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WordPress

by WordPress
[ 5.0 ]
OS:
Framework: PHP
License: Open Source
Product Cost: Free
Implementation Cost: $$

Description

WordPress is web software you can use to create a beautiful website or blog. We like to say that WordPress is both free and priceless at the same time.

The core software is built by hundreds of community volunteers, and when you’re ready for more there are thousands of plugins and themes available to transform your site into almost anything you can imagine. Over 60 million people have chosen WordPress to power the place on the web they call “home” — we’d love you to join the family.


Capabilities:

Capability Availability
Document Library Yes
Event Management Yes
Jobs Yes
Search Yes
RSS Yes
Publishing Workflow Yes
Analytics/ Statistics Yes
Personalization Yes
Taxonomy Yes
Multilingual Yes
Mobile Website Support Yes
FAQs Yes
Meta Data Tags Yes
Workflow Framework Yes
Mobile Authoring Client Yes
Audit Trail Yes
Photo Gallery Yes
Geolocation Yes
Sitemap Yes
Preview for Mobile Device Layouts Yes
Multi-Site Yes

Reviews (2)

Create your own Review
  1. Popular for a Reason Submitted by Jason Buys on March 02, 2012 – 08:36PM

    While I've worked with many CMS platforms over the years, WordPress is probably my current favorite.

    It's extremely easy to setup, especially for smaller sites.  1-click upgrades and plugin updates also make maintenance simple.  It has its roots as a blog platform so it's still particularly adept at creating blog sites but with the recent additions of custom post types and taxonomies there really isn't any limit to what you can do with it.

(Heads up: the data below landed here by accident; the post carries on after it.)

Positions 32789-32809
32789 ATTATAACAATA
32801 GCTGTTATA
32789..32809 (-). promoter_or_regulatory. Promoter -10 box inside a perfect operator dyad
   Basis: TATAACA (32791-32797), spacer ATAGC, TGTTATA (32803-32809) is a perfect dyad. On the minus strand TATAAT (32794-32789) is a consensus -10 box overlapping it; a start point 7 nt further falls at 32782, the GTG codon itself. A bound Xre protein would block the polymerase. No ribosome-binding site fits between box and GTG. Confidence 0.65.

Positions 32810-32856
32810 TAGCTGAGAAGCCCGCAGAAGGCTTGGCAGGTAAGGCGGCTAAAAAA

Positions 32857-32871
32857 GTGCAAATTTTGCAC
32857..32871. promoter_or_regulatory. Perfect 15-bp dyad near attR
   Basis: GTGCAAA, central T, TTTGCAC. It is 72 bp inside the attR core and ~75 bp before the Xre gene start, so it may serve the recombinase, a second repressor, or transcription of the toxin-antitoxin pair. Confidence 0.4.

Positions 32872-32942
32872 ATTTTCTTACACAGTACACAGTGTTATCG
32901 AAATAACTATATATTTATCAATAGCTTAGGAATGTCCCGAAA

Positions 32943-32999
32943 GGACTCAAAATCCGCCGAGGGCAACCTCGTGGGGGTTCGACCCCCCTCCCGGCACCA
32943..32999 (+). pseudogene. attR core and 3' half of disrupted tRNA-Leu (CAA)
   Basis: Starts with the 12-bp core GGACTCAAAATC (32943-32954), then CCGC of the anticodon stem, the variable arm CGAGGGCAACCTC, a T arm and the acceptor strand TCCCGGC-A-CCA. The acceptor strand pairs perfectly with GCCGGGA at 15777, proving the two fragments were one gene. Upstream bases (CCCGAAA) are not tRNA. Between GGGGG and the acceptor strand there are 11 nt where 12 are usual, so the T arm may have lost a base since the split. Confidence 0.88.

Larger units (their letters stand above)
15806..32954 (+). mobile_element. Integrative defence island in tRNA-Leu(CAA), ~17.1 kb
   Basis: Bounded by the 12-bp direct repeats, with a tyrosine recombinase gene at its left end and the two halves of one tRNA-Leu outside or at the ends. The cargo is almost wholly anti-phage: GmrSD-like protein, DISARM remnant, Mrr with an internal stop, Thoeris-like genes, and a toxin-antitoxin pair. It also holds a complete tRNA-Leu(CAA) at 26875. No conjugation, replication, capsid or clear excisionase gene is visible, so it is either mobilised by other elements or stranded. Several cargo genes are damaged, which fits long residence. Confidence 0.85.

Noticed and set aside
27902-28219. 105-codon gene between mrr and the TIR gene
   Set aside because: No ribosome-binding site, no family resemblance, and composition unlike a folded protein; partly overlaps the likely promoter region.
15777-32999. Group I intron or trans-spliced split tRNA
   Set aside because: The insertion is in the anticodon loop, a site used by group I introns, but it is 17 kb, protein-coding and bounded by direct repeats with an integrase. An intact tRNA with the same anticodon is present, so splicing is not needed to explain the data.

One of the things that also makes WordPress so great is the community.   There are literally thousands of plugins for it, and sites dedicted to it.  Since it's such a popular and easy-to-use platform, many users already have basic familiarity with it, which limits the need for extnsive training.

    The bottom line is that WordPress has evolved into a very robust and scalabe system that can fit the needs of a wide variety of projects and since it's open source, it doesn't come with the upfront costs of many other platforms.

  2. Go-to CMS for lower range projects Submitted by Kirk Hinch on June 27, 2013 – 08:09PM
    I've worked as a developer and solution engineer for an implementer company for 6 years. We've always been focused on websites built on top of a CMS but have never focused on just one CMS. Wordpress is for many the go-to CMS for small to medium projects and it is the same for me. Wordpress hits that place of balance between intuitive interface, out of the box features, productivity, and extensibility. Its main plusses are its plethora of plugins ranging from simple visual widgets to event calendars to ecommerce suites, and how simple it is to make the more typical customizations and templating that every site requires. I have had to select other CMSs over Wordpress quite often and the reasons all come down to the lack of power and robustness in the Wordpress platform. As a developer I've often had trouble optimizing Wordpress plugins and content for performance. I do not know what a realistic cap would be for the number of pages that Wordpress can handle but the more important point is that the simplicity of the framework makes it hard or impossible to write code to handle these issues when and if they arise. Something that needs to be said is that Wordpress started off as a blog engine but it is not a blog engine anymore. It is a full fledged and popular CMS that targets the lower end of the market. It is easy to implement and ideal for websites that focus mainly on presentation but also suitable for content-based websites in a certain range. I would stay away from integrations for which a well-reviewed plugin does not exist.

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